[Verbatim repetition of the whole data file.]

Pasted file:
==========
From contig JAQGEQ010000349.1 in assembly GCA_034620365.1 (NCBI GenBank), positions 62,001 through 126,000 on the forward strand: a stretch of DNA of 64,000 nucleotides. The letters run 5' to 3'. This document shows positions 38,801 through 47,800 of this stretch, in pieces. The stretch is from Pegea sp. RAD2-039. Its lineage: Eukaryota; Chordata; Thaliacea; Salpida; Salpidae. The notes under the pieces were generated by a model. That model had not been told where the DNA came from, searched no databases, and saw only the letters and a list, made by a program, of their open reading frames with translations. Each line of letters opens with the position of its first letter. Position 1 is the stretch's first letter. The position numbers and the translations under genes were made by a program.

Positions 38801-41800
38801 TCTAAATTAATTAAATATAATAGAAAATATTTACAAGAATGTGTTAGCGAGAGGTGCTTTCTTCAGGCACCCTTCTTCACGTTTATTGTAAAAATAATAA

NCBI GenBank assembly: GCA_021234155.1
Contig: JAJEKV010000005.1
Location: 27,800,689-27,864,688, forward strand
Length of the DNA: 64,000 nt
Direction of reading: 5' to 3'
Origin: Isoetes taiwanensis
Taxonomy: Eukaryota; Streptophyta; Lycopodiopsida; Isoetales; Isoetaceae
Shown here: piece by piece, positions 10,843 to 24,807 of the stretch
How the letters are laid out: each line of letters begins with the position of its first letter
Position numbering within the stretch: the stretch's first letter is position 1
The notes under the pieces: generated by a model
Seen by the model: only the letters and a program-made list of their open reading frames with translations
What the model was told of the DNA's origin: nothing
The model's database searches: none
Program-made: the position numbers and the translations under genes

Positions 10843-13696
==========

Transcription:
From contig JAQGEQ010000349.1 in assembly GCA_034620365.1 (NCBI GenBank), positions 62,001 through 126,000 on the forward strand: a stretch of DNA of 64,000 nucleotides. The letters run 5' to 3'. This document shows positions 38,801 through 47,800 of this stretch, in pieces. The stretch is from Pegea sp. RAD2-039. Its lineage: Eukaryota; Chordata; Thaliacea; Salpida; Salpidae. The notes under the pieces were generated by a model. That model had not been told where the DNA came from, searched no databases, and saw only the letters and a list, made by a program, of their open reading frames with translations. Each line of letters opens with the position of its first letter. Position 1 is the stretch's first letter. The position numbers and the translations under genes were made by a program.

Positions 38801-41800
38801 TCTAAATTAATTAAATATAATAGAAAATATTTACAAGAATGTGTTAGCGAGAGGTGCTTTCTTCAGGCACCCTTCTTCACGTTTATTGTAAAAATAATAA

NCBI GenBank assembly: GCA_021234155.1
Contig: JAJEKV010000005.1
Location: 27,800,689-27,864,688, forward strand
Length of the DNA: 64,000 nt
Direction of reading: 5' to 3'
Origin: Isoetes taiwanensis
Taxonomy: Eukaryota; Streptophyta; Lycopodiopsida; Isoetales; Isoetaceae
Shown here: piece by piece, positions 10,843 to 24,807 of the stretch
How the letters are laid out: each line of letters begins with the position of its first letter
Position numbering within the stretch: the stretch's first letter is position 1
The notes under the pieces: generated by a model
Seen by the model: only the letters and a program-made list of their open reading frames with translations
What the model was told of the DNA's origin: nothing
The model's database searches: none
Program-made: the position numbers and the translations under genes

Positions 10843-13696